The biggest London architecture and interiors trends of 2022


n an era when the function of a home became more important than ever, liveable interior layouts rather than extravagant architectural exteriors shone through during the Don’t Move Improve! (DMI) awards selection process.

Colour and quirkiness featured alongside an overriding focus on the practical use of space and an emphasis on living well, according to the judging panel, who whittled the entries down to a 15-strong shortlist.

“This year saw entries with more internal purpose than in previous years,” says broadcaster, property expert and DMI judge, Kunle Barker.

Interior design and layouts were the heroes of the cohort, with well-considered entries demonstrating how great architecture interventions can improve homes and the lives of the inhabitants. This is a shortlist of homes that make you happy.”

Significant trends for 2022 included “interconnected indoor-outdoor spaces and use of wood and natural materials”.

“Natural tones and pastel colours were dominant alongside bold shapes including curves and circles, often inspired by Art Deco,” says the director of the New London Architecture DMI awards, Amy Chadwick-Till.

Here are the design trends to know about for a happy home in 2022.

1. Indoor-outdoor spaces become one

Slide and Slot House by Ashton Porter Architects

/ Andy Stagg

The creation of an urban oasis is no longer a separate job when refitting or extending the inside of a home.

In a few cases, exposed beams inside the kitchen continue in the form of timber or metal pergolas outside, which over time will be covered in greenery to make an outdoor dining area.

The most extreme example of the connection between inside and out is at the Slide and Slot House, where the two glazed walls of the breakfast room fully slide back with garden on both sides.

2. Use of natural materials

Pink House by Oliver Leech

/ Ståle Eriksen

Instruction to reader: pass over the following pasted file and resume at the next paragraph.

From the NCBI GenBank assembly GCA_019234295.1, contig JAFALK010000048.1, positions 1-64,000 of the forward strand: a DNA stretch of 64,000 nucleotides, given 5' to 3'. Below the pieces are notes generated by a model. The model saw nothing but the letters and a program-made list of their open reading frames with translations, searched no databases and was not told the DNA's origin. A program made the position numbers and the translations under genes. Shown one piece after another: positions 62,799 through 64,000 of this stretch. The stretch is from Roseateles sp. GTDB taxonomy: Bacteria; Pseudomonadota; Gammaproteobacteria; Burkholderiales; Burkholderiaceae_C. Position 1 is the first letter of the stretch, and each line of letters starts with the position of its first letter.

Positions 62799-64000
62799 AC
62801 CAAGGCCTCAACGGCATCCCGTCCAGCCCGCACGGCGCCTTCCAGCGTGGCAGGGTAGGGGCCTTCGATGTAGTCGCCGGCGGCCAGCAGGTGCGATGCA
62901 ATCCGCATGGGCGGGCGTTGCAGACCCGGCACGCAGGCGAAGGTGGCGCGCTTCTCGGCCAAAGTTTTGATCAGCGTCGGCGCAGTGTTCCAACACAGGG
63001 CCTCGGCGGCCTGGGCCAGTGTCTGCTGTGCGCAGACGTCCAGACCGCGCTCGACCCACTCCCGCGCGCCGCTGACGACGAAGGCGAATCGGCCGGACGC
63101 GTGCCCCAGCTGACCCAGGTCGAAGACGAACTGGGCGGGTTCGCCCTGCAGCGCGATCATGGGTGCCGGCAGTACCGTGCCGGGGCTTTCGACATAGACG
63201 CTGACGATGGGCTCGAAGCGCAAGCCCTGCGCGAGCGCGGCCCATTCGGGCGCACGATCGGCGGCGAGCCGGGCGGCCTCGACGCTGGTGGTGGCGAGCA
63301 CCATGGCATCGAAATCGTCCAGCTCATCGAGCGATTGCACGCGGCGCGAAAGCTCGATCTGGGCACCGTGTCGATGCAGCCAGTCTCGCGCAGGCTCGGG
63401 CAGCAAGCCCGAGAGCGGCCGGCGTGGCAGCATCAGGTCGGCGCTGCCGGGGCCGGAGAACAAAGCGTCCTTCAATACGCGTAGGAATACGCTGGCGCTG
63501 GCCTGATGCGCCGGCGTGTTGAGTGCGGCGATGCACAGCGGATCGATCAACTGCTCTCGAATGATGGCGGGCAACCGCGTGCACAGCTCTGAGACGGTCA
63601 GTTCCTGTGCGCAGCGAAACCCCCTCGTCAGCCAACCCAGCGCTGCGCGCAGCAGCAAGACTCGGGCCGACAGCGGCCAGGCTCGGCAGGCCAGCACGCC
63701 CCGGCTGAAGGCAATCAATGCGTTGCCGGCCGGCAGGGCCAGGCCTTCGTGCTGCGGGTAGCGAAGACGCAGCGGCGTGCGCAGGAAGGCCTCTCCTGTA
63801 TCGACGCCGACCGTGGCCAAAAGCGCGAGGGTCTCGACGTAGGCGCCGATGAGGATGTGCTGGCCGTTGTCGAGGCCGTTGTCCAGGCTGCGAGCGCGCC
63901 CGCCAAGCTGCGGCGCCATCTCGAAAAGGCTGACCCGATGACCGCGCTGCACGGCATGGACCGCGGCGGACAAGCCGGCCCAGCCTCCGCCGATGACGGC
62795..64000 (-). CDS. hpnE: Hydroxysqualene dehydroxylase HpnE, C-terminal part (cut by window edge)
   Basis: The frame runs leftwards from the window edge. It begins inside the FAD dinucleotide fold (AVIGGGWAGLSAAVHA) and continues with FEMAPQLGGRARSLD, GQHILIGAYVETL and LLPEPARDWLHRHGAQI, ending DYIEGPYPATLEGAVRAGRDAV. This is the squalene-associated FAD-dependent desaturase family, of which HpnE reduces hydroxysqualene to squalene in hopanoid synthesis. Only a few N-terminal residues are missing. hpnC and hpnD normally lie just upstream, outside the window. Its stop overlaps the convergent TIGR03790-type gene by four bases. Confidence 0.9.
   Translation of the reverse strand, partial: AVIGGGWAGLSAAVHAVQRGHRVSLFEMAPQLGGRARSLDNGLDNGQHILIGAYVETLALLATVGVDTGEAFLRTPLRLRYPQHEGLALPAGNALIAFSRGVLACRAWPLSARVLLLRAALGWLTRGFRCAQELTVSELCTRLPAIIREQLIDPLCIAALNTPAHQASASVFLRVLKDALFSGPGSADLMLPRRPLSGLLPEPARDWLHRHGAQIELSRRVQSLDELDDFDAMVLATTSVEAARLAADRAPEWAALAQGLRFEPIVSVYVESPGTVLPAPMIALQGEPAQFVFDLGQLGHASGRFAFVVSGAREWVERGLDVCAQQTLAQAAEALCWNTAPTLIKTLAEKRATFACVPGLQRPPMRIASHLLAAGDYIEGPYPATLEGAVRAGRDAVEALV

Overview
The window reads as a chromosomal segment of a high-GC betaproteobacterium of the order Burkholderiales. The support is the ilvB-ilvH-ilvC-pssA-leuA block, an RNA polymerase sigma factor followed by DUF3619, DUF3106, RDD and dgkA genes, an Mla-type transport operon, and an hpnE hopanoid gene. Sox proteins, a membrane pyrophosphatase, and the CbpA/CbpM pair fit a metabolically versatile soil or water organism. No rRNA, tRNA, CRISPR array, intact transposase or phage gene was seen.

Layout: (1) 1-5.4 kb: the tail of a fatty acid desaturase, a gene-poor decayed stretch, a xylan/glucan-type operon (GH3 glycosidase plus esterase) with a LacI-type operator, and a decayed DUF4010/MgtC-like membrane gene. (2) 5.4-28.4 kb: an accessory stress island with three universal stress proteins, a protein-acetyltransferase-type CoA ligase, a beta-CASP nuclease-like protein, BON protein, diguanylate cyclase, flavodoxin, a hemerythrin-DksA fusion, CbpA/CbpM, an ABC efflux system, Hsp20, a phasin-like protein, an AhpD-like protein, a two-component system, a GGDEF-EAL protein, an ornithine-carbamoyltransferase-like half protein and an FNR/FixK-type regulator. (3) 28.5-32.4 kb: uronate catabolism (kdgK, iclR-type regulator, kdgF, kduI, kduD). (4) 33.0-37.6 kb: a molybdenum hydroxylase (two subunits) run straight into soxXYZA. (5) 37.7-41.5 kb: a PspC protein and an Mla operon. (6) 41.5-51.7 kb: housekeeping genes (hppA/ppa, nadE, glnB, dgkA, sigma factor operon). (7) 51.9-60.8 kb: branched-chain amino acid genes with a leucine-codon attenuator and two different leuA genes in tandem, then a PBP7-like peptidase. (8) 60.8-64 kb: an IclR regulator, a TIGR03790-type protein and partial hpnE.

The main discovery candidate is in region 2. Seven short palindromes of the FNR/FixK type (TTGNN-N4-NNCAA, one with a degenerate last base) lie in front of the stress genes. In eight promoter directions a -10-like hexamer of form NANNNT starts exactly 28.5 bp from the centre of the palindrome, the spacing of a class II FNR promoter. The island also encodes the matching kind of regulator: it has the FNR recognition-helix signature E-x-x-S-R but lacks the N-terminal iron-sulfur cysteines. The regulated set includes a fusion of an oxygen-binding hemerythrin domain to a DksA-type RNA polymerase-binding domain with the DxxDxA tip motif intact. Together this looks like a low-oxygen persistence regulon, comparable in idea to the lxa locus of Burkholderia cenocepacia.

Cracks are celebrated and become part of a swirling pattern in the exposed plaster ceiling in the master bedroom of Pink House.

Polished and raw plaster walls and rendered clay worktops are also a recurring theme.

Exposed timber and metal beams are on show, too, for both style and cost reasons.

3. Working from home

The home with garden studio at Church Road by AHMM with Ruff Architects

/ Tim Soar

Where space is tight, working-from-home retreats are created as studios in the garden, as in the case of Church Road.

At Little Brownings a sliding door disappears into a wall to transform a secret study into a light-filled landing.

4. Showcasing curves

Curve Appeal by nimtim architects

/ Megan Taylor

Circular windows inside the home, along with curved corridors and winding staircases, add interest as well as allowing extra light into formerly dark corners.

At the Curve Appeal project, bespoke joinery in the living room, hallway and kitchen plays with curved shelving while arched-shaped doors feature, too.

5. A sense of humour

Forest House by AOC puts playful design centre stage

/ David Grandorge

Wit and playfulness are found in the projects, says judge Phil Coffey, director of Coffey Architects.

Bark feature walls and woven hazel cladding bring the woods inside the Forest House, which also features a swing in the hallway.

6. Upside-down layouts

Artist’s Studio Conversion by VATRAA


Architects turned some layouts upside down with the kitchen at the top of the house in the brightest space.

Bedrooms become calming retreats on the ground floor while kitchens are set under skylights.

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